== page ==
Dual specificity phosphatase 4 (DUSP4), a member of the DUSP family, is also known as MAPK phosphatase 2 (MKP2). DUSP4 plays an essential role in regulation of cell proliferation and differentiation via interacting with the MAPK signaling pathway [18]. However, contradictory roles have been reported for DUSP4 in cancer. As a negative regulator of the MAPK signaling pathway, DUSP4 may represent as a tumor suppressor gene. Downregulation of DUSP4 is associated with progression in several types of cancer, including colorectal cancer [19], breast cancer [20], pancreatic cancer [21] and diffuse large B cell lymphoma [22]. However, other studies indicate that overexpression of DUSP4 promotes cancer development and progression [2325]. Interestingly, DUSP4 has been related to drug resistance in several cancers [2630]. However, little is known about the role of DUSP4 in DOX resistance in GC.

In the present study, we aimed to explore the role of DUSP4 in DOX resistance in GC cell lines, uncover the associated mechanisms, and investigate the link between the EMT and doxorubicin resistance in gastric cancer.

RESULTS

GC cells expressing low levels of DUSP4 are more sensitive to DOX

To explore the effect of DUSP4 on the sensitivity of GC cells to DOX, the expression of DUSP4 was measured by Western blotting. KATOIII and MKN45 cells expressed high levels of DUSP4 compared to BGC and SGC7901 cells (Figure 1A). Next, we measured cell viability after 48 h DOX treatment using the CCK-8 assay. All four GC cells exhibited dose-dependent reductions in cell viability in response to DOX (Figure 1B, Table 1). However, DUSP4high KATO III and MKN45 cells were more resistant to DOX than DUSP4low BGC and SGC7901 cells. The EDU cell proliferation assay confirmed these results (Figure 1C). The IC50 values of DOX in KATOIII, MKN45, BGC and SGC7901 cells at 48 h were 2.507, 3.025, 1.103 and 0.8146 μg/mL, respectively (Table 1). Moreover, treatment with DOX at the IC50 values for 48 h obviously increased the expression of DUSP4 in all four GC cell lines (Figure 1D) (**P < 0.01). Taken together, we deduced that DUSP4 may mediate DOX resistance in GC cells.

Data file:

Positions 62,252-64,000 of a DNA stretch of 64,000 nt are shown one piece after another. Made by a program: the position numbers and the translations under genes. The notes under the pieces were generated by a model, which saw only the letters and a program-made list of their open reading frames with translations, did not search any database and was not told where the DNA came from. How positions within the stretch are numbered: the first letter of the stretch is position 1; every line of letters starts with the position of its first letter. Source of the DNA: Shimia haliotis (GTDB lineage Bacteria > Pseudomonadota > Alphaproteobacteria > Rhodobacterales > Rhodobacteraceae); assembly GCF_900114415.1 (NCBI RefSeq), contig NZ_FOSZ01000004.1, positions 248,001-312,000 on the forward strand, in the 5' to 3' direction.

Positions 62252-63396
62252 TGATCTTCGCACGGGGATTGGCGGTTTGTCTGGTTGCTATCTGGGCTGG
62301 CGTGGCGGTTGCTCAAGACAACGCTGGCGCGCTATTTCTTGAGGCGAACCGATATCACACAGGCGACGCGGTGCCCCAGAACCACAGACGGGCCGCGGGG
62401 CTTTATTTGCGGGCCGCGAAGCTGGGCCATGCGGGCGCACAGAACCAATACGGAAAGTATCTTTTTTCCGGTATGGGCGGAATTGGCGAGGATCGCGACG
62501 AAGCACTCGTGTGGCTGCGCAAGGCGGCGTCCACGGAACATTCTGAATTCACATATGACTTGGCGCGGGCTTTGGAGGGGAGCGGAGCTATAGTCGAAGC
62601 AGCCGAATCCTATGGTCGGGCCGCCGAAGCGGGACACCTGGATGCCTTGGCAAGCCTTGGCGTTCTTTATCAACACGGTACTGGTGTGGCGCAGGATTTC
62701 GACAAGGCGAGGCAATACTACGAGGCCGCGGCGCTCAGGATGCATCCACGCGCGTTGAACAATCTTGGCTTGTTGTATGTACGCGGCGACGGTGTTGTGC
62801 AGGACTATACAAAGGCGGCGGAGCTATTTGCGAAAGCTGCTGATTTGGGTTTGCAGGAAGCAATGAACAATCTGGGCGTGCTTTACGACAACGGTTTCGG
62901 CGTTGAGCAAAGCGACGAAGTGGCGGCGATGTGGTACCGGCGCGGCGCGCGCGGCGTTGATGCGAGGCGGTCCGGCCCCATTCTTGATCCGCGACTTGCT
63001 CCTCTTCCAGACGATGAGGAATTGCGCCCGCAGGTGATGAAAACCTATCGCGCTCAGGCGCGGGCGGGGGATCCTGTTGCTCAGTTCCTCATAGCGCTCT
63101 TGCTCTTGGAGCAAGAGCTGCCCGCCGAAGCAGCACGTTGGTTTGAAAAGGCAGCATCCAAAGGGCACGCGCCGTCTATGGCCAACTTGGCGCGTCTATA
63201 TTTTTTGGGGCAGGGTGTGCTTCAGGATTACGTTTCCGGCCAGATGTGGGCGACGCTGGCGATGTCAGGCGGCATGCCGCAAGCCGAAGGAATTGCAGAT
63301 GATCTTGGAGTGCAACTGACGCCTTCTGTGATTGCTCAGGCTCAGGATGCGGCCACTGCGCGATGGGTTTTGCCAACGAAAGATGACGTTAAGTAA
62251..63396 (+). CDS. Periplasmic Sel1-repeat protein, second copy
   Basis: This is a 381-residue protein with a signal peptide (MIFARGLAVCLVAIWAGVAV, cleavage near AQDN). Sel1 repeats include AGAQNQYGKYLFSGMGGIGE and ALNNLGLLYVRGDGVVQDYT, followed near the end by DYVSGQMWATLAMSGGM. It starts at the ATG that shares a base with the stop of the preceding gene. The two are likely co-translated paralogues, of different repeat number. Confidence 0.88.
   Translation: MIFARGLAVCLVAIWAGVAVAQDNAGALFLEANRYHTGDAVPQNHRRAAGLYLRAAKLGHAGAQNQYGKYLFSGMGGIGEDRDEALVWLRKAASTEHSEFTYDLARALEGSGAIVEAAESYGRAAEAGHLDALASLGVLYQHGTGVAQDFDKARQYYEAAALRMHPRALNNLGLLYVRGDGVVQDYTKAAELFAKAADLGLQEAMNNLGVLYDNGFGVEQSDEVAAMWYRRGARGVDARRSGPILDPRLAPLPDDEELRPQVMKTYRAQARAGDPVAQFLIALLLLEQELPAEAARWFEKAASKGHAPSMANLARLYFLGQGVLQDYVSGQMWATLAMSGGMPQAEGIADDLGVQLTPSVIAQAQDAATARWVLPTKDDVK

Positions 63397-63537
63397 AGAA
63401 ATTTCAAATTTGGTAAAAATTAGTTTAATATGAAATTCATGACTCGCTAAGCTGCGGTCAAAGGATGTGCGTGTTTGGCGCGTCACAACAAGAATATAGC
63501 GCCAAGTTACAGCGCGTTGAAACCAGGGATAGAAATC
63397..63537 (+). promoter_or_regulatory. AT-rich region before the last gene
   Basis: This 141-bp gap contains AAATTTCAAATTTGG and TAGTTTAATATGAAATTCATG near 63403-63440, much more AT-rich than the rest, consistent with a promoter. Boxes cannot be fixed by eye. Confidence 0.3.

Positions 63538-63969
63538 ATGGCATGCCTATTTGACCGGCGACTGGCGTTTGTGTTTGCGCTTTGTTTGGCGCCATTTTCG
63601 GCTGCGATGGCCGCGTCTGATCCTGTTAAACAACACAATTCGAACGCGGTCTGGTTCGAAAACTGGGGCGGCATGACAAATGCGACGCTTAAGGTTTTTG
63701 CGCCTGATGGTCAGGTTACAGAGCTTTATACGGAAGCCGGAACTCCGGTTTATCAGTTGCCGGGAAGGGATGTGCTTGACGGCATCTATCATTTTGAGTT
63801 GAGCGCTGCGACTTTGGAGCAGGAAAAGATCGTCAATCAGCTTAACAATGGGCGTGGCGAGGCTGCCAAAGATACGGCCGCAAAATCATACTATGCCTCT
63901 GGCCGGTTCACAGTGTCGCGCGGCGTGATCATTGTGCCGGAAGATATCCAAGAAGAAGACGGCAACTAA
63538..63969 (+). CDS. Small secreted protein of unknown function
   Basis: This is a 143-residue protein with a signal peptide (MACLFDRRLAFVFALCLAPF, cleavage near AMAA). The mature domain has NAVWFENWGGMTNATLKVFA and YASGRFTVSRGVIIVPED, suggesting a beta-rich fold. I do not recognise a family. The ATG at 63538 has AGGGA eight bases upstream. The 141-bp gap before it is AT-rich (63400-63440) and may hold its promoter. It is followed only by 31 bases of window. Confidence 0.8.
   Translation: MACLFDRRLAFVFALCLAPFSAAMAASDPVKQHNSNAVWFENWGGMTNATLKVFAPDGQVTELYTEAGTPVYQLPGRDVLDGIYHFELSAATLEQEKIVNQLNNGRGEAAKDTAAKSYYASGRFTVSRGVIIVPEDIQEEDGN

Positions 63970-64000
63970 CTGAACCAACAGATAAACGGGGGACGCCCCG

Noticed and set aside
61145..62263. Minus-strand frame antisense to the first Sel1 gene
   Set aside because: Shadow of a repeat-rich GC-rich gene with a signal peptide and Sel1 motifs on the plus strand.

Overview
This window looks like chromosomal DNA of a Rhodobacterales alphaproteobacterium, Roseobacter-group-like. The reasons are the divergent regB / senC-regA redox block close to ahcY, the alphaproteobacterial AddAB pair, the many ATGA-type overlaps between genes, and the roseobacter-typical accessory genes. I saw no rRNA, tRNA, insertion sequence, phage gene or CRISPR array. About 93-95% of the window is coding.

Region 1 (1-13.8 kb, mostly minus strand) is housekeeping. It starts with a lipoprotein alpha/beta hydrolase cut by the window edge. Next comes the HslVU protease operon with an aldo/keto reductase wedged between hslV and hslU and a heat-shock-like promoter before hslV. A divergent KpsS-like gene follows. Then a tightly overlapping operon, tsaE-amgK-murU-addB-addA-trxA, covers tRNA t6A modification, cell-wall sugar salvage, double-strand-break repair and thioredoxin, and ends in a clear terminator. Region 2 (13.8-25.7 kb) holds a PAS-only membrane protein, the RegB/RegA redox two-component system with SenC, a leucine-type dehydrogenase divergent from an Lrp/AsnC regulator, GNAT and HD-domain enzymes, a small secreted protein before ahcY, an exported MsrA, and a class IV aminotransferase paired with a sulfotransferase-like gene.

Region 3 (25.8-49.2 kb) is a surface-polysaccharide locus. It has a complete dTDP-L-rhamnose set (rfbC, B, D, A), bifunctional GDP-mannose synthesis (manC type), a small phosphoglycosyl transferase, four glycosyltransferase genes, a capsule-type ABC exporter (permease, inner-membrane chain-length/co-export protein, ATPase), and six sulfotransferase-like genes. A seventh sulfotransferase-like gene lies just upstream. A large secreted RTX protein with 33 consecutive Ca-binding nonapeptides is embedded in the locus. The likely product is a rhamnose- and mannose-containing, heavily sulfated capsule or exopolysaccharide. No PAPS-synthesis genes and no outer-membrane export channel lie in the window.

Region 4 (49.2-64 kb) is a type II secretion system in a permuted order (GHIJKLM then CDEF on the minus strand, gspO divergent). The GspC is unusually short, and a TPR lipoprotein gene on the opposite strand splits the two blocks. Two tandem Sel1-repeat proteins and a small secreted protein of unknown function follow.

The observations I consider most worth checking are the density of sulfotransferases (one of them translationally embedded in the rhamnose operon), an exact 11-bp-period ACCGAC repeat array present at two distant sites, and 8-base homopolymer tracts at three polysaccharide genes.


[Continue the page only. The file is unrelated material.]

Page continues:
Expression of DUSP4 is associated with DOX resistance in GC cells.

Figure 1: Expression of DUSP4 is associated with DOX resistance in GC cells. (A) Western blot of DUSP4 protein expression in GC cells. (B) CCK-8 assay of the viability of GC cells treated with different concentrations of DOX. (C) EDU assay of the proliferation of GC cells treated with their IC50 of DOX. (D) Western blot of DUSP4 protein expression in GC cells cultured with or without their IC50 of DOX. (**P < 0.01).

Table 1: The viability of GC cells treated with different concentrations of DOX

cell lines

SGC7901

BGC

KATO

mkn45

IC50(μg/ml)

0.8146(0.7179 to 0.9112)

1.103(0.9786 to 1.227)

2.507(1.760 to 3.254)

3.025(2.205 to 3.845)

IC50 values show Doxorubicin concentration [μg/ml. mean (95% confidence intervals)].

DUSP4 promotes DOX resistance in GC cells

To further explore the relationship between DUSP4 and DOX resistance in GC cells, we employed a siRNA to knockdown DUSP4 and a plasmid to overexpress DUSP4. The efficacy of the siRNA and plasmid were confirmed by Western blotting (Figure 2A) (*P < 0.05, ***P < 0.001). The CCK-8 assay revealed knockdown of DUSP4 significantly enhanced the cytotoxicity of DOX in GC cells. Conversely, overexpression of DUSP4 significantly reduced the cytotoxicity of DOX (Figure 2B-2E, Table 2). The EDU cell proliferation assay confirmed the results of the CCK-8 assay (Figure 2F) (*P < 0.05, **P < 0.01,***P < 0.001). These data confirmed that DUSP4 significantly enhances the resistance of GC cells to DOX.

Knockdown of DUSP4 increases the sensitivity of GC cells to DOX.

Figure 2: Knockdown of DUSP4 increases the sensitivity of GC cells to DOX. (A) Western blot confirmation of the efficiency of DUSP4 knockdown or overexpression; β-actin was used as the internal control (*P < 0.05, ***P < 0.001). (B-E) CCK-8 assay of the viability of GC cells in which DUSP4 was knocked down or overexpressed treated with different concentrations of DOX. (F) EDU assay of the proliferation of GC cells in which DUSP4 was knocked down or overexpressed treated with their IC50 of DOX. (*P < 0.05, **P < 0.01, ***P < 0.001).